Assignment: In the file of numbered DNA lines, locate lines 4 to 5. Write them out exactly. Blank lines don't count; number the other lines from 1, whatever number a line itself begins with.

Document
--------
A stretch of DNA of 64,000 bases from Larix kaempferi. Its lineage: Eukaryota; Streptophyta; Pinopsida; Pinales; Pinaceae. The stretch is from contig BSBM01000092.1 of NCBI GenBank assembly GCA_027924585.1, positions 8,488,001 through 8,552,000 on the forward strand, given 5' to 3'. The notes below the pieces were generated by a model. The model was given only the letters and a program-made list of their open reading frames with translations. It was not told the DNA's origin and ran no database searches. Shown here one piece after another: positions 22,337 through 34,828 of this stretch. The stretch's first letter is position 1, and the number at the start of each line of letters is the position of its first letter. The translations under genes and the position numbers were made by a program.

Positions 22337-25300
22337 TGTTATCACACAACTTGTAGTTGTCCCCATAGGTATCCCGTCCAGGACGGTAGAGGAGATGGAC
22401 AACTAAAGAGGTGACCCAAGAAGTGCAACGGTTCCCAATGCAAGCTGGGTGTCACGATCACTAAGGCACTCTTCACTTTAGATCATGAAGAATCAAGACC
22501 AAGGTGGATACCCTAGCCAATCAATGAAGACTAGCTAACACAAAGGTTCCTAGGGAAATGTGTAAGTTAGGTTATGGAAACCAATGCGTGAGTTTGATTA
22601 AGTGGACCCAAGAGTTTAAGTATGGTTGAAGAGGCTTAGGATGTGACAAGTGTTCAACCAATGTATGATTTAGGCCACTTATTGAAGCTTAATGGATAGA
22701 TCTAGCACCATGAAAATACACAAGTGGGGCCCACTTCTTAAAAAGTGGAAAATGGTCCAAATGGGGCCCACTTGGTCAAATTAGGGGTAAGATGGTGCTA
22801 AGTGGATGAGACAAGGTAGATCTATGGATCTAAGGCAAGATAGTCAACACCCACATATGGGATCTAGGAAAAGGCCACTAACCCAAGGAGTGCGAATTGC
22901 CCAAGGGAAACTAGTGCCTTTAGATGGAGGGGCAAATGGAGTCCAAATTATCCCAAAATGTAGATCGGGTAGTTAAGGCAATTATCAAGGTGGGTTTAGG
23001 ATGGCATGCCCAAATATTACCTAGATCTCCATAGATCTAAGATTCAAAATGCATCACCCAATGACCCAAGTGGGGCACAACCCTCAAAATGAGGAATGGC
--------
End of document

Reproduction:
22401 AACTAAAGAGGTGACCCAAGAAGTGCAACGGTTCCCAATGCAAGCTGGGTGTCACGATCACTAAGGCACTCTTCACTTTAGATCATGAAGAATCAAGACC
22501 AAGGTGGATACCCTAGCCAATCAATGAAGACTAGCTAACACAAAGGTTCCTAGGGAAATGTGTAAGTTAGGTTATGGAAACCAATGCGTGAGTTTGATTA